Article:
The bad thing is, sometimes it's not you--it's the yarn. There really is some yarn that never wants to de-kink. With yarn this stubborn, you might try to tame its woolly little kinks with a spray-on fabric-relaxer like Downy Wrinkle Releaser. If that still doesn't work, you'll have to make up your own mind what do with it--I propose potholders.

SECOND kind of kink--
overtwisted yarn

A knitter at my LYS was knitting a sock. The yarn twisted, snaked and kinked as it went onto her needles. Perhaps the yarn was overspun at the mill, perhaps as the hank was wound into a ball, extra twist was somehow imposed on the yarn, hard to say. What was clear, however, is that the yarn wanted to jump and kink because it had WAY too much twist. (Sorry, no picture--I don't have any yarn like that in my stash...)

When this kind of overtwisted kinky yarn is knitted up, the whole garment fights itself. The fabric never lies smooth, it humps and bumps, especially if the extra twist is worked down and corralled onto a short stretch of yarn, and then this extra-twisted portion is knitted up over a few stitches.

Twisted kink is actually harder to eliminate than knitted-in kink. The best thing you can do is try to corral the excess twist down to one length of yarn, snap the work together with a rubber band so it doesn't unravel, hold that length of yarn in the air with the work dangling at the bottom for a weight, and let the whole business slowly untwist. Of course, you have to constantly work to corral the excess twist down the yarn, and then untwist every few lengths knit, so progress is S-L-O-W. If you find you have this kind of twisted kink, think about returning the yarn. Or, again--how about a batch of potholders?

--TECHknitter

Friday, February 2, 2007

The stitch and the needle it rode in on

Left and right needles of a different size
If you've ever knitted even one stitch, you know that the size of the needle determines the size of the stitch. Bigger needles make bigger stitches, smaller needles make smaller stitches. That's why needle size matters.

What may not be so obvious, however, is that once you've knitted the stitch, that stitch will not change shape or size, even if you later manipulate it using a different size needle.

"Huh?" you might ask yourself "what is that woman talking about?" Well, I'm glad you asked.
click picture

In the photo above, the left needle is smaller than the right needle. But because the stitches were made with the right needle, a smaller left needle won't affect the gauge or the tension.

Still confused? Here are three real-world examples.

Suppose you are a dreadfully tight knitter. No matter how you try, you cannot relax your tension. The stitches are hard to push around. Knitting exhausts you.

For circular knitting, at least, you can solve this problem without brandy.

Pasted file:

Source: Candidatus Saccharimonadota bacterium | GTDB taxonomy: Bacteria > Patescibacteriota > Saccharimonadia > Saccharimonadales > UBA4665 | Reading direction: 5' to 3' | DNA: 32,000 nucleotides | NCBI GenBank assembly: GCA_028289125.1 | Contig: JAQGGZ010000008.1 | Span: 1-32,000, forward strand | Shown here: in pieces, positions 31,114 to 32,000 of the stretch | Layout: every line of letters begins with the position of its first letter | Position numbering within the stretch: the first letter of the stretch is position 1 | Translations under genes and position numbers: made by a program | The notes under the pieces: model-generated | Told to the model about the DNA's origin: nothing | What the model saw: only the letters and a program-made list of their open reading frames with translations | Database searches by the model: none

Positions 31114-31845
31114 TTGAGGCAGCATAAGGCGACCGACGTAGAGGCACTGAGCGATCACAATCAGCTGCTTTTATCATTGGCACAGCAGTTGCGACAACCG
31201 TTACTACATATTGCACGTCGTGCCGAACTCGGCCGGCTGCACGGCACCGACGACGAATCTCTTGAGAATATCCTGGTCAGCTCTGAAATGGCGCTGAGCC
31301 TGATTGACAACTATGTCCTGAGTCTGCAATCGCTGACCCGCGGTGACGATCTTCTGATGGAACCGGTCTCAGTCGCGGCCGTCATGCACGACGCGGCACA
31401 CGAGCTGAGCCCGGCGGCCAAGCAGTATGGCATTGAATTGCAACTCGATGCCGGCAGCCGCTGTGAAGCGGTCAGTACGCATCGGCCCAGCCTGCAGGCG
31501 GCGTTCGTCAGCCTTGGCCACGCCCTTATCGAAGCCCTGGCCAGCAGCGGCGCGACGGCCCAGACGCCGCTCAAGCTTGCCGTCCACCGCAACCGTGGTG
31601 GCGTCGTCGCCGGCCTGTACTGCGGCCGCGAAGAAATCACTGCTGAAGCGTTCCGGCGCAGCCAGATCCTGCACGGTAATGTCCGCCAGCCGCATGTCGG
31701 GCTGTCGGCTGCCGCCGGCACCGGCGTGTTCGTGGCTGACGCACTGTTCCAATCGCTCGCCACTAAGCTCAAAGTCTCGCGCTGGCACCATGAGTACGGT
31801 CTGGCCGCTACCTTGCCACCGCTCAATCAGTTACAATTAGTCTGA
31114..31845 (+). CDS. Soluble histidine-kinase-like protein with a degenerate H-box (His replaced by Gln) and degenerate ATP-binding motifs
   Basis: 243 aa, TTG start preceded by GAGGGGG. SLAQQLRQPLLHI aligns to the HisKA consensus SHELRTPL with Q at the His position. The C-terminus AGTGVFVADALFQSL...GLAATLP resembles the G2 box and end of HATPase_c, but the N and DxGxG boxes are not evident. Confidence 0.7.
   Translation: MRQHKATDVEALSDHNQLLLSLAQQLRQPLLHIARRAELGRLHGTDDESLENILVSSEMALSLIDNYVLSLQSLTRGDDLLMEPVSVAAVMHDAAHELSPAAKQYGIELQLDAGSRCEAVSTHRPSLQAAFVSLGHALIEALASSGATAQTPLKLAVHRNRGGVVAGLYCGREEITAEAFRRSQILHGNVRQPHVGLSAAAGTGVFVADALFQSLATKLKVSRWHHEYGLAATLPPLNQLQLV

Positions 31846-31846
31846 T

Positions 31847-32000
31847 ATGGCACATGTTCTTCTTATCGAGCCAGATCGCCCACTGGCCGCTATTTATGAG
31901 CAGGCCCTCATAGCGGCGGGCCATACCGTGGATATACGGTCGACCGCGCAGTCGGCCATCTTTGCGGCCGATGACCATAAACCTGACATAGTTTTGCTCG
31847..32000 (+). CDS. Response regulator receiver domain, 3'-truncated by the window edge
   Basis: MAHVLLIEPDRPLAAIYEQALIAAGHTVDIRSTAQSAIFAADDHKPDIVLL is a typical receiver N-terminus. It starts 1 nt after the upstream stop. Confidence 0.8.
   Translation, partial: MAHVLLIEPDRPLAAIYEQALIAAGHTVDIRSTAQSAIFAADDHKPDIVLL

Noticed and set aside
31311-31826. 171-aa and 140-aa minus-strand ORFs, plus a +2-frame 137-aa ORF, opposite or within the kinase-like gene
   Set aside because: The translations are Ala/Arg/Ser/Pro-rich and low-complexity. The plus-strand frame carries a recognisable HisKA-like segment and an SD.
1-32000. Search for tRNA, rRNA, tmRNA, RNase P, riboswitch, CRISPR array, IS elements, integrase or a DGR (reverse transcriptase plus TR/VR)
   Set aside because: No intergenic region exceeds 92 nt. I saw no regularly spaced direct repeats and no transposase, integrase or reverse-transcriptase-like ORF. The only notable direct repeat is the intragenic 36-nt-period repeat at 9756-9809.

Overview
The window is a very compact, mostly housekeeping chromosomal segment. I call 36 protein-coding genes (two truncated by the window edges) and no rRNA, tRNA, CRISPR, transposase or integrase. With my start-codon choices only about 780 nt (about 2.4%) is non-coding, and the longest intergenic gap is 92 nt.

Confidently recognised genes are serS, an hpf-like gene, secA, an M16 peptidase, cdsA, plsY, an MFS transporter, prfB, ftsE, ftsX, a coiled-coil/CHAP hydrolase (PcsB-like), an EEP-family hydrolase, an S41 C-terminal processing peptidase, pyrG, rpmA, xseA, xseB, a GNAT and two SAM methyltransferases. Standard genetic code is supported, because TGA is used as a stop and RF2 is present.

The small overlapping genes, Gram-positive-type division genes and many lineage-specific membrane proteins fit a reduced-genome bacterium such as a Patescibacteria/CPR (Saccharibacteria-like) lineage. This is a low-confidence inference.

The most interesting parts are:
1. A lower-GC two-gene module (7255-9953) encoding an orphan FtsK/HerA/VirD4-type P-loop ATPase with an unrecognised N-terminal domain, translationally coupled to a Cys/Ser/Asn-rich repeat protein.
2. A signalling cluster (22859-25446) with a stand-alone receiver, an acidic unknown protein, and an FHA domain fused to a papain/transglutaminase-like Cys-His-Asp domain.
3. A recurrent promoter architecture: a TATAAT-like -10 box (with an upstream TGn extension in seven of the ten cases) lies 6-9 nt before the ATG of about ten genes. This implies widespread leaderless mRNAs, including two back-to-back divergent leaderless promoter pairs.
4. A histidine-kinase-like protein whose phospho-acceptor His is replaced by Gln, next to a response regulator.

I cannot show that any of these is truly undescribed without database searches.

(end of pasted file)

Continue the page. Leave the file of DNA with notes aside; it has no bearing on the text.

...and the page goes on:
Buy an interchangeable knitting needle kit--a packet of interchangeable tips which fit on a series of cables of all sorts. Screw the tip you need for your gauge onto one side of the cable. Holding this tip in your right hand, use it to knit-- to create the loops which become the "new stitches." Screw a much smaller gauge needle onto the other side of your cable. Holding this smaller tip with your left hand, use it to feed the "old stitches."

Because the left "holding" needle is so much smaller than the right "creating" needle, the stitches will easily slide around, and your tight tension will be at least half-tamed. This trick works because, once you've created the stitches using the right needle (the one at the proper size for your gauge), you cannot change the size of those stitches by knitting them off a smaller left needle.

Another example: Suppose you've made a mess on a complicated knitted fabric of some kind--a lace scarf for example. You now want to rip back to some point before you made your mistake. You would locate a plain row, and without ripping back anything for the moment, you'd pick up the stitches of that row on the very thinnest needle you can find. Once those stitches are safely on the very thin needle, remove the needle used to knit the lace, and rip the lace back, past the mistake, to where the plain row is impaled on the thin needle.

Once you've ripped back and have the stitches of the plain row sitting there, you can knit those stitches right off the thin needle--no need to transfer those stitches onto a larger needle. As long as the needle doing the knitting is the needle size used to create the lace in the first place, the size of the "holding needle" will not change the size of the stitches.

Final example: Stitch holders are a much smaller gauge than the actual needle used to produce the stitches being held. Most knitters transfer the stitches from the stitch holder back to a needle before knitting further. But there is no reason to go to all that trouble. If the design of your stitch holder allows, no harm will come to your gauge or tension if you knit the "held stitches" right off the stitch holder, as long as the needle doing the knitting is the correct gauge.

The moral of the story: In knitting, all the matters is the size of the needle DOING THE KNITTING (the right needle). The size of the holding needle (the left needle) DOES NOT MATTER.

(Mirror image knitters: if you substitute "right" and "left" in all of the above, everything remains true)


--TECHknitter